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    More threads coming for Optometry, Audiology, Speech Therapy, Radiography etc when I get the time, hehe

    Overview: Orthoptics is the study of ocular motility, in other words eye movement. Orthoptists use eye-charts, stereoscopic vision testing, perimetry tests, Hess charts, Field of BSV testing and prisms to diagnose and analyse problems with eye movements. They work in the hospital setting as well as regional clinics. They can refer patients for surgery and instigate courses of treatment but they cannot prescribe spectacles. During the course you must complete 1000 hours of clinical placement work to graduate - and you'll be placed in hospitals up and down the country so you'll get to see the country a bit

    Degree length: 3 years, with Honours.

    NHS Bursary: Yes - course fees are also paid for.

    Unis offering: Uni of Sheffield {BMS Orth. (Hons)}, Uni of Liverpool {BSc Orth. (Hons)}. The only difference between the two besides location is that at Sheffield you do a research thesis for honours, whereas at Liverpool you do a literature analysis - this might have changed since I had my interviews.

    Places offered: 33 per Uni, per year. 66 in total.

    Recommended A-Levels: Biology, Chemistry, Physics - Physics especially as there is a large Optics component to the course, but it isn't essential as they bring you up to A-Level standard in the first year. They also don't mind Psychology, Maths or humanities, provided you have at least Biology as once of your subjects.

    Career prospects: Pretty damn good - there's a high dropout rate for Orthoptics as a lot of the successful candidates use it as a side-step into medicine or they've been rejected from medicine and feel that Orthoptics isn't as good (you can make it good!) There's a terrible shortage of Orthoptists in hospitals, so you've a very good chance of employment.

    Some jobs an Orthoptist does:
    Rehabilitation of stroke patients (strokes can affect the nerves going to eye muscles).
    Thyroid eye disease monitoring (you will see these people year after year - their Field of BSV charts become several metres long )
    Remedying double vision (can be pretty distressing so they may be very thankful when it's corrected!)
    Glaucoma monitoring (with visual fields testing - the machines are so cool!)
    Strabismus/nystagmus/amblyopia diagnosis and analysis (this is your main area of study, and you get to recommend people for surgery here too)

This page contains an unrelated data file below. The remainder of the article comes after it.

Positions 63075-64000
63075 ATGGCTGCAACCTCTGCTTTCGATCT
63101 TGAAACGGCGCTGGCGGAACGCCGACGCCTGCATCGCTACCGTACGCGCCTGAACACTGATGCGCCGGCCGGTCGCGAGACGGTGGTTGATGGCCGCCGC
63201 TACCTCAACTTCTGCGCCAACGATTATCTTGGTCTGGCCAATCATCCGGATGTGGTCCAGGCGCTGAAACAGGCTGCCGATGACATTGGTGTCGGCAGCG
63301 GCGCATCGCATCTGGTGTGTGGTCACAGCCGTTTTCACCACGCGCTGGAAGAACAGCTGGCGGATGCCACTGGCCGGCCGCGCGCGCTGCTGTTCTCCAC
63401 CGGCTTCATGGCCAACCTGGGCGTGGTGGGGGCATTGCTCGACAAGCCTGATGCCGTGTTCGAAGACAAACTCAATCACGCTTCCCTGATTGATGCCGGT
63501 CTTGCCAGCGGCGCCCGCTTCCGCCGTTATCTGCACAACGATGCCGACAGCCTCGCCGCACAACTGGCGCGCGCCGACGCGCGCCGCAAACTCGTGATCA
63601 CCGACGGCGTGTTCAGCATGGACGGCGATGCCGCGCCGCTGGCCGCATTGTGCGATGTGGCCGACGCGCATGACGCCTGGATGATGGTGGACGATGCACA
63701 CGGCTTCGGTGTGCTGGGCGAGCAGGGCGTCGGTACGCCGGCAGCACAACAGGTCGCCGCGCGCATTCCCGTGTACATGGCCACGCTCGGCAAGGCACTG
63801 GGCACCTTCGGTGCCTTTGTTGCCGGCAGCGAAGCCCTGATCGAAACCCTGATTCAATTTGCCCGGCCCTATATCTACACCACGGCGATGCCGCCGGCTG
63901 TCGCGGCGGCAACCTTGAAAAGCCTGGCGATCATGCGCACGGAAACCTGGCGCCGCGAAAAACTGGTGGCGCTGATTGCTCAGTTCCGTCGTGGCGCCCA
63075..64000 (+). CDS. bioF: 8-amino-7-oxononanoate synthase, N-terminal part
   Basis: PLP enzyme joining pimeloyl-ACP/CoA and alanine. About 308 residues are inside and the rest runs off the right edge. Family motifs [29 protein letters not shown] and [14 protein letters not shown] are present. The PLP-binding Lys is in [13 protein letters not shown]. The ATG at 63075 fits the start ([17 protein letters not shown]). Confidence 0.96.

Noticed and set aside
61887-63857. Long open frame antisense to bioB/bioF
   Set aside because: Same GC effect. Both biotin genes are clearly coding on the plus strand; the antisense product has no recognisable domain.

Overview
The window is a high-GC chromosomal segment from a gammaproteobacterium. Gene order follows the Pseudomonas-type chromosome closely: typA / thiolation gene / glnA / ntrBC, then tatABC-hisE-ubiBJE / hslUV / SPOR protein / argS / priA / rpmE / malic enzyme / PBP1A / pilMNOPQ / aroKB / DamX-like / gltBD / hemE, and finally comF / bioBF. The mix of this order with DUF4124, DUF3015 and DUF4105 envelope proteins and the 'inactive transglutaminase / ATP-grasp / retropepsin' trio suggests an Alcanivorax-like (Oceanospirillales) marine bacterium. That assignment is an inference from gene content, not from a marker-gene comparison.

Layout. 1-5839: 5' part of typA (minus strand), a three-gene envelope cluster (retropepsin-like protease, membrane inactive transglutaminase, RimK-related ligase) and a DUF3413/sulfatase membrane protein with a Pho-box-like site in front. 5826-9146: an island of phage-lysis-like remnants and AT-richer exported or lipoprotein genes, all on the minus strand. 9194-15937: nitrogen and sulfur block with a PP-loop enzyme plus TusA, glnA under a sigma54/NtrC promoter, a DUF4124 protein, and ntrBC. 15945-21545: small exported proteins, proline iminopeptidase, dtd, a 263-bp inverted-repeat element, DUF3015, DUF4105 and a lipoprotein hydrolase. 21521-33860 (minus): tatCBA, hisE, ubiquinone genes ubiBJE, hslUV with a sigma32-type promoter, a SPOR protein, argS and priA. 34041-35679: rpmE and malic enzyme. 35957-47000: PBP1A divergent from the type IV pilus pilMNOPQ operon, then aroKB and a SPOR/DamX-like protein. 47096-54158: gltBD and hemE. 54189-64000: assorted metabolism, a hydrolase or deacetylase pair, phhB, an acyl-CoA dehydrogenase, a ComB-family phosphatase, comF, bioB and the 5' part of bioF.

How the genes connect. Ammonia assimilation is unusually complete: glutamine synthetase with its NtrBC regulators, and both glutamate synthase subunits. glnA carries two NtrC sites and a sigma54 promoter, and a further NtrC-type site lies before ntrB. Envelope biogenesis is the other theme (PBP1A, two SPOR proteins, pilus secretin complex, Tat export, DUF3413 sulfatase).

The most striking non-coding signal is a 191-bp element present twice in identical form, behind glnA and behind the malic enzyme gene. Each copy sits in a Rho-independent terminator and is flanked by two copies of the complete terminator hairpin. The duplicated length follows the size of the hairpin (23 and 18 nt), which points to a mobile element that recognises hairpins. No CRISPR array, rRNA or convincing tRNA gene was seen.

Visual field tests for driving (dunno why they ended up with this job, but what the hey )

    Work Experience: You're going to be working with children a hell of a lot as an orthoptist - so getting some work experience in a nursery or primary school would be very very useful for you (subtle hint in there - the unis love it). Trying to get information out of a baby who can't speak words, or a three year old with learning difficulties is a challenge, I can say, so having previous experience with them can be a big help.

    A visit to an Orthoptics department is ESSENTIAL. A day at least, go for a week if you can! Phone up your local hospital, or even better a teaching hospital if one is in the area, and ask them if you can spend some time in their orthoptics department. They'll most likely say yes, 'cause they're nice like that and they're pretty desperate for more orthoptists so they'll take on anyone who's interested in studying the course. Try and get the work experience before your interviews if at ALL possible - this is insanely useful as it gives you something to rave on about during the interview, and you pick up loads about the profession which makes you look very intelligent, hehe. The reason why it's good to go for a teaching hospital is because A) They might let you watch the operations and B) There might be actual Orthoptics students there on clinical placement - great way to find out about the unis and the course! and C) They'll remember you when you go back to apply for a job, hehe. Also ask the Orthoptists which unis they're from as they can help you decide. Most importantly - GET A REFERENCE! If you worked hard, learnt a lot and showed it, you'll get a good reference which is very handy for applying to the Unis. For anyone in the Cambs/Herts area, I recommend Addenbrookes - the staff are fab!

    What they look for in your personal statement: Okay, as there's only two unis offering the Orthoptics course, they're kind of used to dual-purpose personal statements orientated towards two different courses, so dooon't worry about that (I mean, geez, I got in there with a statement ranting almost exclusively on the subject of Zoology ) You will most definitely get an interview, and it's there that you prove yourself (more on that in a sec). They look for:
    • Work experience (so mention it, dammit!)
    • Desire to work with children as well as the elderly.